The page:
During my project, I created and staffed a career information booth where I was able to highlight current job openings, speak to potential applicants about why Wegmans is a great place to work and answer their questions about the application process. This helped the potential applicants to feel more comfortable throughout the job posting process. The booth was cost effective, had a simple setup and was inbound to the Wegmans brand reputation. It was also less competitive than a typical job fair booth because it was hosted within the store. I also ran a Facebook paid advertisement that reached 8,000 local millennials which contributed to a decrease in job vacancies throughout the campaign with a majority of the new employees hired being millennials.
With United States unemployment being as low as it has been since 2001, it has created a highly competitive job market and soon millennials will represent a majority of the workforce. In the interest of saving money and resources by effectively hiring and retaining millennials, human resource managers will need to take into consideration the preferences of the changing workforce and insure that their recruiting practices and retention efforts will be effective.
Human resource managers can start by identifying what has attracted their current employees and what would make them more satisfied with their role (as I did via an anonymous survey of the millennial employees). By using that information in a promotional function for recruitment, it will help human resource managers to recruit employees who will want to stay with the company which should help to increase retention. In addition, the comments that the employees made can later be presented when discussing how retention could be improved by making appropriate changes based on the employee recommendations.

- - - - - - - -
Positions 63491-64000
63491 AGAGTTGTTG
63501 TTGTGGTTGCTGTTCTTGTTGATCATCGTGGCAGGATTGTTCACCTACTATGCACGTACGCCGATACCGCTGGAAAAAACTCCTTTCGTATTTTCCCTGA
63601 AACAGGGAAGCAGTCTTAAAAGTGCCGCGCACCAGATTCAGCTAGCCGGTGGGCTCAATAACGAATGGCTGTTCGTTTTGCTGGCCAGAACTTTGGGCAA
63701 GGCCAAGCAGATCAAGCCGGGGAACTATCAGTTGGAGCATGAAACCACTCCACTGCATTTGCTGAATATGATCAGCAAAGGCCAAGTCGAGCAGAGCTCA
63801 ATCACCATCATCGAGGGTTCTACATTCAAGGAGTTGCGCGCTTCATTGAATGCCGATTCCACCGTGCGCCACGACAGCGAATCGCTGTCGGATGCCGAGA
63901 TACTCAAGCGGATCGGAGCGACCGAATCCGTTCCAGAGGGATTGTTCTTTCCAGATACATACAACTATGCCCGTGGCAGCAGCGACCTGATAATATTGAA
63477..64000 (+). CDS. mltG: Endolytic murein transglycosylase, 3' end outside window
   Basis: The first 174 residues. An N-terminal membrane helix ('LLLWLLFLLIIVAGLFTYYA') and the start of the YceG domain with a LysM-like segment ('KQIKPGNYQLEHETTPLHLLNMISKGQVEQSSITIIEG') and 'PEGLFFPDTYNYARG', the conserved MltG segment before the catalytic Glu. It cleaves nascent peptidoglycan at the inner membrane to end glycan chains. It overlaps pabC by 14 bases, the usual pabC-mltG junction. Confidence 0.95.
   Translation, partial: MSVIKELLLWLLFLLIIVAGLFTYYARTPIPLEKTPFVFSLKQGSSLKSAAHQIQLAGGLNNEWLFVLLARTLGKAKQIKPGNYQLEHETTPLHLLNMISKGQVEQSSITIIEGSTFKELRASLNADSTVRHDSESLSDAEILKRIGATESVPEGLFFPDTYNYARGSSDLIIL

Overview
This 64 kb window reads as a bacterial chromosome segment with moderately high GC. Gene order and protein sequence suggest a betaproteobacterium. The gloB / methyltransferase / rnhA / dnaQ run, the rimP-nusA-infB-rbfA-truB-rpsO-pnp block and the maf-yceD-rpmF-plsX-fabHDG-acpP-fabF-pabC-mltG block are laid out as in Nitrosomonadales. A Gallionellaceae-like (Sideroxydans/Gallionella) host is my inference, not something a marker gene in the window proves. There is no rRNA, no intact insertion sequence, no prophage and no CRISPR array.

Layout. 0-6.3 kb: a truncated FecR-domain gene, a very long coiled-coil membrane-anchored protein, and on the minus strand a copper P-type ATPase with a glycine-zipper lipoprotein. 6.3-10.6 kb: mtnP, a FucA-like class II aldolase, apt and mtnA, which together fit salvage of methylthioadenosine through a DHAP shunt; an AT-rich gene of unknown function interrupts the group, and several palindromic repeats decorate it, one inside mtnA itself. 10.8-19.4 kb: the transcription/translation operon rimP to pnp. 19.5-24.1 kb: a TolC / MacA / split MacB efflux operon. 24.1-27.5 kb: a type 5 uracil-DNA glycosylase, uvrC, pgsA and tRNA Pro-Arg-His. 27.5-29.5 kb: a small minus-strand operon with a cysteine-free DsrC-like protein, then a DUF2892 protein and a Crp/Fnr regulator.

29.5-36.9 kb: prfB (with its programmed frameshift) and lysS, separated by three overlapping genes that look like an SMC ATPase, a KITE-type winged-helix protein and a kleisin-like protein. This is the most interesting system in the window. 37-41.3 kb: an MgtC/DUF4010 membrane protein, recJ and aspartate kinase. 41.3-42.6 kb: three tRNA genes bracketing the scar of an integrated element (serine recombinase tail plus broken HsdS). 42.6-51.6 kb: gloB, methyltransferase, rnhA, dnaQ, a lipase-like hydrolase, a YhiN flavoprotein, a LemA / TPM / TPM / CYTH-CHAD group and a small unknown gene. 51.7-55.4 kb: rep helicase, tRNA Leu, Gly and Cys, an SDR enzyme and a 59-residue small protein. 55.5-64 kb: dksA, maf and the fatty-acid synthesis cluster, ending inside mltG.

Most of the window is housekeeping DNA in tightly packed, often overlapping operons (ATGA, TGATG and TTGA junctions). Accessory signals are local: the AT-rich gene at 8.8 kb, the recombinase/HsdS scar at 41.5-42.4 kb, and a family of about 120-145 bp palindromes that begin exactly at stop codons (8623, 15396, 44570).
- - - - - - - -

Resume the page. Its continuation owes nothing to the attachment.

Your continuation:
Regarding recruitment, social media is a tool that many recruiters have effectively leveraged to attract active as well as passive job seekers for their help needs. Millennials tend to conduct research online and many prefer to view updates via social media. As a digital marketer, I would recommend LinkedIn and Facebook for increasing awareness of job vacancies. LinkedIn is well known as the most popular professional social network and provides recruiters with an incredible amount of options as they target applicants for vacancies. However, Facebook also has a relatively new job function that is more adapted toward usage for small businesses. Other popular social networks among millennials such as Instagram and Snapchat are image-driven and allow employers to visually show off their company culture. Social media marketing and recruiting should work cooperatively and should be coordinated to improve marketing and staffing together.
In conclusion, millennials need to be met where they are and companies that can effectively leverage social media to showcase the benefits of why they are an ideal employer, will have an edge in the increasingly competitive job market. If you would like to discuss further the topic of recruiting and retaining millennials or digital marketing, feel free to email me, Andrew C. Belton at firstname.lastname@example.org